SolarWorld just announced that it has filed new anti-dumping and anti-subsidy cases against China and Taiwan with the U.S. International Trade Commission and the U.S. Department of Commerce. The new filing looks to close a loophole in a ruling issued in late 2012, allowing Chinese solar module firms to evade up to a 31 percent tariff by using solar cells manufactured outside of China.
Ben Santarris, Strategic Affairs Director at SolarWorld America, told Greentech Media today that the loophole "allows state-subsidized assembly to use non-Chinese cells while evading duties that should apply to Chinese module assembly."
He stressed that SolarWorld and the members of the coalition that brought the previous case, CASM, "share a belief in sustainable manufacturing using sound labor standards in the domestic markets where solar is sold." He added that "free trade depends on trade with rules that keeps government out of intervening in a foreign market." He added, "There is no reason why U.S. employees can't compete if they compete on equal terms. We think fair competition is best for the industry; a Chinese monopoly is not."
He continued, "The facts have borne out pretty clearly in our favor: China was financing an export campaign," adding, "The first case didn't take in a large part of the manufacturing because it defined the product at the cell level." This filing is "trying to finish the work of the first case" and "close this outstanding issue."
"We're finishing the job of presenting the facts to our trade regulators to prevent China from further damaging yet another manufacturing industry and another rich base of employment," said Mukesh Dulani, president of SolarWorld Industries America, in a statement.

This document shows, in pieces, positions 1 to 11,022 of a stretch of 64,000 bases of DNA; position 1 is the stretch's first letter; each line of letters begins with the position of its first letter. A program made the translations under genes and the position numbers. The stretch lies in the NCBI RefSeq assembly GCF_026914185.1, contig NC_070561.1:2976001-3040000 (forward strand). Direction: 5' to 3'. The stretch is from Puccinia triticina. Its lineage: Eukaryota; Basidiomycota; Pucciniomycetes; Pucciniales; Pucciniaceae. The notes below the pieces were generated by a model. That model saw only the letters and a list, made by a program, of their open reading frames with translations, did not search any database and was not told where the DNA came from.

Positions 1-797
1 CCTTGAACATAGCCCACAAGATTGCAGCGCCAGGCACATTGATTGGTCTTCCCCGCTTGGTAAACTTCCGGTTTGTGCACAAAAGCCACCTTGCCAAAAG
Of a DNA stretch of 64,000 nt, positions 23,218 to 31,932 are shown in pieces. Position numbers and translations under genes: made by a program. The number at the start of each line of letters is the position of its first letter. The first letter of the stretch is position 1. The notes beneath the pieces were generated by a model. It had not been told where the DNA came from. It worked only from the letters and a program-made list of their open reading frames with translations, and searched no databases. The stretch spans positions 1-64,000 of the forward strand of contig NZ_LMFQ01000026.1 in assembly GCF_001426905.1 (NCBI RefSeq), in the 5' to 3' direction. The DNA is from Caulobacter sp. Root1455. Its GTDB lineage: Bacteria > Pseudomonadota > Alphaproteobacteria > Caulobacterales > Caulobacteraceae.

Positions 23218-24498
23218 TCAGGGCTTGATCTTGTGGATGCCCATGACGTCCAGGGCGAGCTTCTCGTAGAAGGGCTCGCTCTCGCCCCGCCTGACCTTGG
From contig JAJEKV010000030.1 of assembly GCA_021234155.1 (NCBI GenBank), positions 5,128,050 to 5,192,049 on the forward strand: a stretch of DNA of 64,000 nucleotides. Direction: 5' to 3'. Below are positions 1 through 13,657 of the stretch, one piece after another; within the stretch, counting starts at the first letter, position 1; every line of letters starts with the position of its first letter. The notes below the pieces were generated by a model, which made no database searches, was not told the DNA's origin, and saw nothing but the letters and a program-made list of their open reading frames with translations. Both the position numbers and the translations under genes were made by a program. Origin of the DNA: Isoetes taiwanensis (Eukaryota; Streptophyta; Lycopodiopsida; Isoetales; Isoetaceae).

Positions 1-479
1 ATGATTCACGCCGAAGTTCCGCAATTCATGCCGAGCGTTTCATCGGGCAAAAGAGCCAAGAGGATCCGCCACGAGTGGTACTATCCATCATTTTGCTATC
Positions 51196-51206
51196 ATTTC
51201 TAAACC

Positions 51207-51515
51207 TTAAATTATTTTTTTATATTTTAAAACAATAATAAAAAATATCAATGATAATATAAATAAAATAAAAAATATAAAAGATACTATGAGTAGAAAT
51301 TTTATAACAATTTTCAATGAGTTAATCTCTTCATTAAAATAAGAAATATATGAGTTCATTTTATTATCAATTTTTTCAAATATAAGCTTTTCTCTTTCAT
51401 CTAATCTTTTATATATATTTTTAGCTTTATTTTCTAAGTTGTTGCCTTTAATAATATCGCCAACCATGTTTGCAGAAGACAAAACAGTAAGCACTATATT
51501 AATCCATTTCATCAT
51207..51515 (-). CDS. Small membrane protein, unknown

Has the tariff had an impact?
GTM Research estimates that Chinese module pricing in the U.S. has increased by about 11 percent so far in 2013, rising from $0.63 per watt in Q1 2013 to $0.70 per watt in Q3 2013. This is partly due to a better balance of supply and demand and more robust market conditions -- prices have increased globally from Q1 to Q3. But the tariff allowed Taiwanese cell makers to raise prices when faced with high demand from China.
Trina Americas President Mark Mendenhall explained in an earlier interview, “Our 24 percent tariff has been in effect for over a year now, and it has prevented us from deploying the high-efficiency honey-cell technology we invested in. Because the tariff is a burden the market cannot bear, we had to develop strategic relationships with Taiwan cell suppliers, and it adds cost in the supply chain." Trina has remained competitive, Mendenhall said, but “if there were no tariffs, costs would be lower and it would be easier to build and finance more solar.”
Leading Chinese solar module vendors include Yingli, Trina and Canadian Solar.
Is there room for a negotiated solution?
SolarWorld's Santarris said this would be a "new case with its own regulated schedule just like the previous case."
Shayle Kann, GTM VP of Research, sees the current case as one where "China has much more impetus to negotiate" and potentially end up with a settled solution. That's what happened in the EU when SolarWorld spearheaded a trade claim there: the EU agreed to a price floor and a volume cap. The price floor, according to sources, was 0.56 euro cents per watt for the first 7 gigawatts of imported modules. Beyond that quantity, it was speculated, EC tariffs would apply. Kann suggests that in the event of a negotiated solution, the Obama administration could play a role. As could Ron Wyden, the chairman of the Senate energy and natural resources committee, representing Oregon, the home state of SolarWorld.